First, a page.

Strategy Design Pattern

Do you Know The Strategy Design Pattern?

What is Strategy Design Pattern?

Do you use Strategies?

We all have dealt with strategies in certain moments of our life. In more technical words strategy is a set of planned actions designed to achieve a specific goal. Simply, you try out many strategies when a final exam is close by. You try to collect photo copied notes from friends and study all of them within a week, you try to go to any knowledge transferring discussions for missed lessons, you try to watch some videos on YouTube and learn the subject and many more creative strategies when the exams are getting closer. From one method or another, you were able to get good marks to pass the exam. Likewise, strategy design pattern provides multiple solutions for a recurring problem in the software world.

If you are not sure about design patterns please read Introduction to Design Patterns.

 Objects are behaving

As a norm in software design and development world, isolated components are called as objects. To build a successful system we need to have many objects with the ability to communicate and co-work with each other. But in most complex systems objects’ interactions cause many issues. Behavioral design patterns provide solutions to this object communication and interaction problems.

Define Strategy Pattern

The Strategy Pattern is a behavioral design pattern that allows you to define a family of algorithms, encapsulate each one in a separate class, and make them interchangeable at runtime. This pattern enables you to select and use the most appropriate algorithm for a particular situation without affecting the rest of the system.

In the Strategy Pattern, a context class maintains a reference to a strategy object, which represents the current algorithm to be executed. The strategy object is an instance of a class that implements a common interface, defining a consistent method signature for all algorithms in the family. This interface is used by the context class to delegate the responsibility of executing the algorithm to the strategy object.

The key components of the Strategy Pattern are:

  1. Context: The class that uses a strategy object to perform a specific task or operation. It maintains a reference to the current strategy and interacts with the strategy through the common interface.
  2. Strategy Interface: The common interface that all strategy classes implement. It defines the method signature for executing the algorithm.
  3. Concrete Strategies: The classes that implement the strategy interface, each encapsulating a specific algorithm or behavior. These classes are interchangeable, allowing the context to use any algorithm from the family without modifying its own implementation.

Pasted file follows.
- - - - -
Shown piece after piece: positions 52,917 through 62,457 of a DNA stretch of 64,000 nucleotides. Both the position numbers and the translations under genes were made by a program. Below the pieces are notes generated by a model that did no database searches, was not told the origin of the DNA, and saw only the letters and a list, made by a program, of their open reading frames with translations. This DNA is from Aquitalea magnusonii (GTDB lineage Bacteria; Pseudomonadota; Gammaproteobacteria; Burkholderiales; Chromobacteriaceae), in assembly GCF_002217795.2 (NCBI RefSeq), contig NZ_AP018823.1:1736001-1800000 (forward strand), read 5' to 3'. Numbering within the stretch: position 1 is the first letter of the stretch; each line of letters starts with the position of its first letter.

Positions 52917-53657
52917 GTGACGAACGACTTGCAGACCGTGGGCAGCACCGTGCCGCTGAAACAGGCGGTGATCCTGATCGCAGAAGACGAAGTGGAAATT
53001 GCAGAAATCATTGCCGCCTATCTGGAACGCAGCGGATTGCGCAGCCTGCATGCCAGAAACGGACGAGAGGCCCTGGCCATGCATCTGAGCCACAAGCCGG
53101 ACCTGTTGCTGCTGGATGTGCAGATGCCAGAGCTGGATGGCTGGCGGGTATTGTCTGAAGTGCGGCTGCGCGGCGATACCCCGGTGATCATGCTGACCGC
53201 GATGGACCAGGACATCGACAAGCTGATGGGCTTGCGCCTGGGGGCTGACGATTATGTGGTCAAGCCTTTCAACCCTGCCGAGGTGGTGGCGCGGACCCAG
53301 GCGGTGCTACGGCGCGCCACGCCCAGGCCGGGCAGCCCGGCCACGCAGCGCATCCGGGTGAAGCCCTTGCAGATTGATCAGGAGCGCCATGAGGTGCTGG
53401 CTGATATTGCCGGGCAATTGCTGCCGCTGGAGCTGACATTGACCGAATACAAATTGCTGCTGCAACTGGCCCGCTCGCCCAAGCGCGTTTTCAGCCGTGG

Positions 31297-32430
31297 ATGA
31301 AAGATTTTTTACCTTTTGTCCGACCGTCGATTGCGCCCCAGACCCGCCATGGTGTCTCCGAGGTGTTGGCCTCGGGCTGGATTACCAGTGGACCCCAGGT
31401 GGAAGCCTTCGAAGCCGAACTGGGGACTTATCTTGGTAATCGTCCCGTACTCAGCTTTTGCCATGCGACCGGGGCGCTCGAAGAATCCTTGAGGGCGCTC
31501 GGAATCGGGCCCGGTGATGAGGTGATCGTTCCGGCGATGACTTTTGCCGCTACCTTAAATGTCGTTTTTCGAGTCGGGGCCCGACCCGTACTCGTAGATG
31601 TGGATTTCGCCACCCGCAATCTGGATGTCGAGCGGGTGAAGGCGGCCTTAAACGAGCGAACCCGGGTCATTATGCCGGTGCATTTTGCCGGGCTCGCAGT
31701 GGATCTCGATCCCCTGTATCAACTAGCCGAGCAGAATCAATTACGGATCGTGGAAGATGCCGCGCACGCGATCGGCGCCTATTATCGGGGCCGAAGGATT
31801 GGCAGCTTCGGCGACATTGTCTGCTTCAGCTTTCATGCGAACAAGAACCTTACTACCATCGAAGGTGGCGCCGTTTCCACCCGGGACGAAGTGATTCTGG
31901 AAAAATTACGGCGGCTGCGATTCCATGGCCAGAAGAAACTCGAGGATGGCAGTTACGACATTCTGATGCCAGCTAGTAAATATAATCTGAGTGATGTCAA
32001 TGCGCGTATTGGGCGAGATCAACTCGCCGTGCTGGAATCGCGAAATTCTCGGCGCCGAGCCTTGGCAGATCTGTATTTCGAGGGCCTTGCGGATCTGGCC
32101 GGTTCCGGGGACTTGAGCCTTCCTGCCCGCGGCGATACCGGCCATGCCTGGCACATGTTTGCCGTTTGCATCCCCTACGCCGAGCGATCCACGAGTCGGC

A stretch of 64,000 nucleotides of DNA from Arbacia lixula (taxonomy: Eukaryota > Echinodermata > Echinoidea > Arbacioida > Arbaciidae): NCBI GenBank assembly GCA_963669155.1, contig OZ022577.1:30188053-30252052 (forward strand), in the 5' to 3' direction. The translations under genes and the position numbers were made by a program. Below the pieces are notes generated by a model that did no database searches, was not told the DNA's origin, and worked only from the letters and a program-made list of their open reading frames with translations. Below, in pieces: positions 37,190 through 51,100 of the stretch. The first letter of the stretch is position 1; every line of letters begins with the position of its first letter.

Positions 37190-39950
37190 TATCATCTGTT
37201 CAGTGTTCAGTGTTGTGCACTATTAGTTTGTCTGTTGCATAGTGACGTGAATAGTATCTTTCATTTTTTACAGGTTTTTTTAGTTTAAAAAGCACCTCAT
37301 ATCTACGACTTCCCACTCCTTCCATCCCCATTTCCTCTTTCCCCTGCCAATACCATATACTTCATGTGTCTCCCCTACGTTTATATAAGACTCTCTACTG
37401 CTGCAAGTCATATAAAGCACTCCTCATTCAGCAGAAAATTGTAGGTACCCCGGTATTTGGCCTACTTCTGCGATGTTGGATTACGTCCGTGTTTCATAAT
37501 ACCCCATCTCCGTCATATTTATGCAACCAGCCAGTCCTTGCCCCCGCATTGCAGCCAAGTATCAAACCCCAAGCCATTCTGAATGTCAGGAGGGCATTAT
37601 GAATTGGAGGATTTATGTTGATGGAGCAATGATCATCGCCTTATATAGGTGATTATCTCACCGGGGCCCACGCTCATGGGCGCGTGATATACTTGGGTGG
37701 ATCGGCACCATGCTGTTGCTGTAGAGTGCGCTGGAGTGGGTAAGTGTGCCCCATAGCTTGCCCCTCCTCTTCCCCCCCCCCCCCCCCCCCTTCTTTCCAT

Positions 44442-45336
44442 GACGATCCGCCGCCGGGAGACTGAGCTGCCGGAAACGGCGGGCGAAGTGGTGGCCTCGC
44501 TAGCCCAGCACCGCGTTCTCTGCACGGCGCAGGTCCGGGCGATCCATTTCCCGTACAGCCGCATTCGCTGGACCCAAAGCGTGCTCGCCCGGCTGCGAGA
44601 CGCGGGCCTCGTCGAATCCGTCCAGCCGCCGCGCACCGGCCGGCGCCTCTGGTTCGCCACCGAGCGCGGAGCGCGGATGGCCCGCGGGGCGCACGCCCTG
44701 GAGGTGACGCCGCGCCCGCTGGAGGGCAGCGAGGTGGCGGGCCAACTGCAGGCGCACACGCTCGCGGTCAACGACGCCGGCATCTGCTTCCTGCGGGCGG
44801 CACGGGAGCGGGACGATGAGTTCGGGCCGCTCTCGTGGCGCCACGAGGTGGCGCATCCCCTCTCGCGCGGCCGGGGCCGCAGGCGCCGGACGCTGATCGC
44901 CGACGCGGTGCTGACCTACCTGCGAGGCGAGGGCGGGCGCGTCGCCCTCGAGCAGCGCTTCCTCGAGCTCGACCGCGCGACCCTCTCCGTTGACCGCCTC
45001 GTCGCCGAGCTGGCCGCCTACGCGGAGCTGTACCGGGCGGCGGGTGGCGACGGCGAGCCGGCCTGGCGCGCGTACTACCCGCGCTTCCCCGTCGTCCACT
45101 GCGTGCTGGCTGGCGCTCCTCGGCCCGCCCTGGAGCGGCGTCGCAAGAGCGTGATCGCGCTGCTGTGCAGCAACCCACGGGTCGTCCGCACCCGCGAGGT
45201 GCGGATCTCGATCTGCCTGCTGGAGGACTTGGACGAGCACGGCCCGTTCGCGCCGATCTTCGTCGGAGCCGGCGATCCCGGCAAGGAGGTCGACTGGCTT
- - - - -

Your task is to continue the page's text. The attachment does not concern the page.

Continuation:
The Strategy Pattern promotes modularity, flexibility, and maintainability in the codebase by decoupling the algorithms from the classes that use them. It allows you to add, remove, or modify algorithms easily without affecting other parts of the code, and it enables the selection of the most suitable algorithm at runtime based on various factors.

This is the more formal definition from the GOF team,

Strategy pattern defines a family of algorithms, encapsulate each one, and make them interchangeable. Strategy lets the algorithm vary independently from clients that use it.

How Strategy Pattern Works

This pattern is most suitable when we have multiple solutions to one problem. In a more technical way there are multiple algorithms to achieve a specific task. Each algorithm is independent of one another and enclosed with own implantation. But all of those algorithms is capable of resolving that specific problem likewise anyone can replace one algorithm from another depending on their requirement. Due to that feature, each algorithm is independent of the client who uses it. Algorithm content and implementation are decoupled from the client who uses it and the client can select any upon runtime based on individual parameters and conditions. Below figure describes the overall mechanism of the strategy pattern.

Strategy Design Pattern Overview
Strategy Design Pattern Overview

What is Algorithm in Strategy Pattern?

In the context of the Strategy Pattern, an algorithm refers to a specific method, behavior, or technique that solves a problem or achieves a desired outcome. The Strategy Pattern is a behavioral design pattern that enables you to define a family of algorithms, encapsulate each one in a separate class (called a strategy), and make them interchangeable at runtime. This allows you to choose and apply the most suitable algorithm for a particular situation without affecting the rest of the system.

Each strategy class implements a common interface, which ensures that all strategies have a consistent method signature. This interface is then used by the context class to call the desired algorithm. The context class delegates the responsibility of executing the algorithm to the strategy class, so it does not need to know the specifics of the algorithm’s implementation.

By encapsulating different algorithms within separate strategy classes, the Strategy Pattern promotes modularity, flexibility, and maintainability. It enables you to add, remove, or modify algorithms easily without affecting other parts of the code, and it allows for the selection of the most appropriate algorithm at runtime based on various factors such as user input, configuration settings, or environmental conditions.